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Fair enough, I haven't really thought this through. One alternative would be to tie the lifetime of &ReadOptions to the iterator (&'b ReadOptions or &'a ReadOptions), but I'm not sure it's better than passing it by value. The problem with passing it by value though is that a user can't reuse the same ReadOptions as it's not clonable.

Or maybe it's possible to do some trickery with Pin<Box<[u8]>>?

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@ordian ordian Apr 5, 2020

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Another idea is to store the upper_bound as Option<Arc<[u8]>> in both ReadOptions and the iterator. I think this could work.

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@wqfish wqfish Apr 6, 2020

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Yeah, I thought about doing the lifetime stuff, but I kind of feel that it's not worth the effort. Adding lifetime restriction is not going to be a backward compatible change anyway, since the users might have the following code:

struct MyDB {
    inner: rocksdb::DB,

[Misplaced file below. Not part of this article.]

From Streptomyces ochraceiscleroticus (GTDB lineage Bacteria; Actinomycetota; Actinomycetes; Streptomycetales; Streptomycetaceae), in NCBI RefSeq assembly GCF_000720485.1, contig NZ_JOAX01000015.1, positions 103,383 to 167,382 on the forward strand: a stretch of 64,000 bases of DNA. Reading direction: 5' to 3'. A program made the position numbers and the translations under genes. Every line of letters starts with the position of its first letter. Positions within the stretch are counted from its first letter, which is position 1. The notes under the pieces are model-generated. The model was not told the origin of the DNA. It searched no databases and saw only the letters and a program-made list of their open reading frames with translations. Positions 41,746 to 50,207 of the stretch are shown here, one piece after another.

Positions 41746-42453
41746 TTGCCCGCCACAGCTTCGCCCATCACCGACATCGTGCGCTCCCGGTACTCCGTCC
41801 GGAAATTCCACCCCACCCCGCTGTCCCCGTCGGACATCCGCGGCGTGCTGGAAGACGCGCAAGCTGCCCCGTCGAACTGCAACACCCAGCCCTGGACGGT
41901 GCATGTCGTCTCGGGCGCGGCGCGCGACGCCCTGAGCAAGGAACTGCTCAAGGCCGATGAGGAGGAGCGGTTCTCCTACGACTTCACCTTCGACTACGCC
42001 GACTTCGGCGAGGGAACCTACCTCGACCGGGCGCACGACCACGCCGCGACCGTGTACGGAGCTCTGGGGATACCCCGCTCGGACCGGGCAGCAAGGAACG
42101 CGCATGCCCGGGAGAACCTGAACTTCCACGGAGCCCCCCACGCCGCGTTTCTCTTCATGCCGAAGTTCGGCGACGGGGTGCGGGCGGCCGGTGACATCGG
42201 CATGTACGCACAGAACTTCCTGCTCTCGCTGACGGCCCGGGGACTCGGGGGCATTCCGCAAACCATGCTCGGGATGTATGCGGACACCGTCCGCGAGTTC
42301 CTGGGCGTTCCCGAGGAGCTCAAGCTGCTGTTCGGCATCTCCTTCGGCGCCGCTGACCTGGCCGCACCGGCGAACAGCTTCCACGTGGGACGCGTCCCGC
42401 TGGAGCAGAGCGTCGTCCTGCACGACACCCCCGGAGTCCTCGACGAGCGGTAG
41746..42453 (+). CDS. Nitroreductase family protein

}

impl MyDB {
    fn get_iter(&self) -> DBIterator {
        let readopts = ...;
        DB::iterator_opt(&readopts)
    }
}

Also note that the snapshot APIs take read options by value:

pub fn iterator_opt(&self, mode: IteratorMode, mut readopts: ReadOptions) -> DBIterator<'a> {
So we could make some consistency improvements :) I honestly think passing by value is gonna be a small change on the user side.

I'll give the Arc idea a try and see how the code looks like.

}

pub fn iterator_opt<'a: 'b, 'b>(
&'a self,
mode: IteratorMode,
readopts: &ReadOptions,
readopts: ReadOptions,
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@ordian ordian Apr 4, 2020

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as noted in #377 (comment), this API pessimization is not necessary

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ordian commented Apr 8, 2020

@aleksuss my concern about API pessimization shouldn't be a blocker for merging, it's fine as is